In 2018, the Karnataka government announced that it was shutting down almost 29,000 government and aided schools due to poor attendance and the deteriorating education infrastructure in these institutions. Despite government efforts to revamp these schools, the issue has seen no respite, and an additional 5% of the remaining 50,000 schools may close down as well, the government announced in 2021.
However, a group of passionate weekend riders are trying to change the tide through their small contribution to education by revamping these schools.
Giving a fresh lease of life
In 2018, Rakesh Ramesh and Sanjay S, corporate professionals from Bengaluru, were riding bikes near Kanyakumari in Tamil Nadu, distributing pencils and other stationery items to children.
“We were trying to check the status of fair and free education in the rural area and distributed educational items to children to connect and interact with the locals. Our visit to 20 government schools made us realise the dire state of educational infrastructure in the institutions,” Rakesh tells The Better India.
On one occasion, Rakesh handed a pencil to a boy. “The kid was so excited that he started dancing with joy. His reaction surprised me. When I asked him why he was so happy, he told me that it was the first pencil he had ever received. The kid had never used a fresh pencil before,” he says.
The incident moved Rakesh and Sanjay. They decided to use their weekend riding adventures for a social cause and work in the education sector. In 2019, the duo founded an NGO named Ride For Cause.
The NGO has since revamped nine government schools in different parts of Karnataka, which has helped improve student attendance.
Sanjay says the NGO is an attempt at showing gratitude to society. “We started to identify rural government schools that were in poor conditions and on the verge of closing down. With a bunch of volunteers, we approached the villagers and sought their permission. As a part of the revamping, the schools were painted, and educational kits were provided to students, which included stationery and activity books,” he adds.
Slowly, other riders joined their cause and decided to volunteer on weekends.
He says that the group visits the schools and identifies their requirements. “We are selective about the schools as the locals should be willing to maintain and continue the smooth operations for self-sustenance,” he adds.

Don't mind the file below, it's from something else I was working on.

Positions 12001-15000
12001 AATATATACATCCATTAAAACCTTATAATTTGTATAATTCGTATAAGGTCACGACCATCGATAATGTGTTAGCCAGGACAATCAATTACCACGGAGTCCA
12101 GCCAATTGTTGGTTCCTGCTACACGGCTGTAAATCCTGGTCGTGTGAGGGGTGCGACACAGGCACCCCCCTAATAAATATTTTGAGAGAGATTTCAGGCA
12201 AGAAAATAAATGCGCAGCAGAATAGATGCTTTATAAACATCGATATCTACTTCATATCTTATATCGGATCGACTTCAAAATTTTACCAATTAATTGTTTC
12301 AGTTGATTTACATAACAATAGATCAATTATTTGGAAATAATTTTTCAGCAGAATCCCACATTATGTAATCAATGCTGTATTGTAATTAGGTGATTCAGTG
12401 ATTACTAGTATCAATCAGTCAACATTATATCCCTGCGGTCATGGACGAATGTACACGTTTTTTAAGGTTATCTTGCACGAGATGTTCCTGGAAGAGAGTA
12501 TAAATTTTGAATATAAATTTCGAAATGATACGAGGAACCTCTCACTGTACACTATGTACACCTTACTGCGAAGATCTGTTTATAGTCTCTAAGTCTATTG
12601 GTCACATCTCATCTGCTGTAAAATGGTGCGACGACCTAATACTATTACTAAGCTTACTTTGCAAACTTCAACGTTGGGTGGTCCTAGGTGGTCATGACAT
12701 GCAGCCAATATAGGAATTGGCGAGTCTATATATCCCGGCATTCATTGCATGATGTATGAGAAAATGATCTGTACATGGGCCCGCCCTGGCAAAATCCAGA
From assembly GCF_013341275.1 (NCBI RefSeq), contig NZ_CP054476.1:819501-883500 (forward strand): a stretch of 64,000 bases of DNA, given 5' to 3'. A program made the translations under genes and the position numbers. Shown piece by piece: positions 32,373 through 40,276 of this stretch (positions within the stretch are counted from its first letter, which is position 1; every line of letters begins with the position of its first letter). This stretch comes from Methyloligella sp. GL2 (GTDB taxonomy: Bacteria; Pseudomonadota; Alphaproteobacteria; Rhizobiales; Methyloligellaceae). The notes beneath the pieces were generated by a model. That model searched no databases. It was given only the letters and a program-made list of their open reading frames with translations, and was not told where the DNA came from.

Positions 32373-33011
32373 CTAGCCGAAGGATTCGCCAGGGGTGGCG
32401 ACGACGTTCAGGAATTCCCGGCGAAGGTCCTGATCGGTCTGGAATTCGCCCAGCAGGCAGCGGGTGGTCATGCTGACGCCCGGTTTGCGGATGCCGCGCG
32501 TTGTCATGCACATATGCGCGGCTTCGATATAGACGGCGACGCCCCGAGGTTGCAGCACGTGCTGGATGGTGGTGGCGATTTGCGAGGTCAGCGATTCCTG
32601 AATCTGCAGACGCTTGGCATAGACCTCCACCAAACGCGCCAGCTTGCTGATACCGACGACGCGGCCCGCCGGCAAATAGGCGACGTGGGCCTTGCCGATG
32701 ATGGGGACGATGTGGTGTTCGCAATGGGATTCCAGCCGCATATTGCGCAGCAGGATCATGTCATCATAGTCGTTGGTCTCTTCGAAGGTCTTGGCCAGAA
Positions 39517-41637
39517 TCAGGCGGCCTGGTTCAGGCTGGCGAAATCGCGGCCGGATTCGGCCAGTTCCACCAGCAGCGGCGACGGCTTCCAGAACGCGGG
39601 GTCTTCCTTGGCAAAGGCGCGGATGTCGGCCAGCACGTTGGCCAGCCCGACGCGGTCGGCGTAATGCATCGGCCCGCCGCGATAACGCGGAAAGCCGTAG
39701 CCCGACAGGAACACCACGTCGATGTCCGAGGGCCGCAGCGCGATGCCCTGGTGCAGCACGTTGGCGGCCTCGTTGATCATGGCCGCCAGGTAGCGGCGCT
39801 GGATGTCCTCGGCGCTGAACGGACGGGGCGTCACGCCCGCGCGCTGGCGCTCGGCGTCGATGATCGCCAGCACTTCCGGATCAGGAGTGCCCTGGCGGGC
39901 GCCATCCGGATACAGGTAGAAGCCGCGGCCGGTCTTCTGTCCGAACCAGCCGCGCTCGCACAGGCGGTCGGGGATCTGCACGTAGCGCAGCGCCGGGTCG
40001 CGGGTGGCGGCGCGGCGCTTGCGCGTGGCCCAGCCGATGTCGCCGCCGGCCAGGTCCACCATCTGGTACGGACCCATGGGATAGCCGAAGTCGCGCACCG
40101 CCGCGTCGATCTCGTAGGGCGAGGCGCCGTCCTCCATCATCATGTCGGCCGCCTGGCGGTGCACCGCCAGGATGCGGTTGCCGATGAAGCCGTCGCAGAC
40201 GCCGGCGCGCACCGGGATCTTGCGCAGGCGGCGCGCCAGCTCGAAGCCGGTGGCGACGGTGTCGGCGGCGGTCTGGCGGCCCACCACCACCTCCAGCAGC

Recently, the volunteers started distributing 1,000 educational kits for students. The kits include workbooks designed by the volunteers. “The workbooks help students learn better and recall various concepts in subjects like English, Maths and Science,” he says, adding that about 32 schools have been identified, and 600 students have already received the kits.
The efforts have helped to improve attendance by at least 15 per cent in these revamped schools. Anand Ballagere, a native of the Ballagere village, says he has been following the work of the NGO since 2019 and approached them to work on the school at his native.
“The group of 50 volunteers visited the village, painted the school and introduced necessary infrastructure for the school on August 15. Since then, the attendance of the class 10 students has increased to around 150, which was close to 100 before,” he adds.
Anand says that the colourful paintings on the exterior school building have attracted many passersby. “The headmasters from nearby villages have approached me and expressed their interest in giving a new life to their schools,” he adds.
Moreover, the NGO has approached Spin Master Global, a toy manufacturing company that has agreed to give away 2,000 toys for free. “The company discards toys annually to replace them with fresh stock. We approached the managers and requested them to donate their products to us instead. The children in rural India do not get access to good quality toys, and it is an effort to provide them with better interactive products that will improve their cognitive and learning skills,” Sanjay says.
However, all social work comes with different levels of hardships. Madhu, president of the NGO, says, “Selecting a school is a major challenge as the effort has to sustain. It requires a lot of effort and willingness from the villagers and stakeholders to continue the work. Sometimes we find it difficult to get sponsors to fund the projects. Logistics and managing volunteers in a rural area for stay also becomes a challenge at times.”
Rakesh says the group wants to follow the beliefs of late APJ Abdul Kalam, former president of India, who said that “A pencil and a dream can take you anywhere”. “We want to provide better education in every rural part of India,” he adds.
Edited by Divya Sethu
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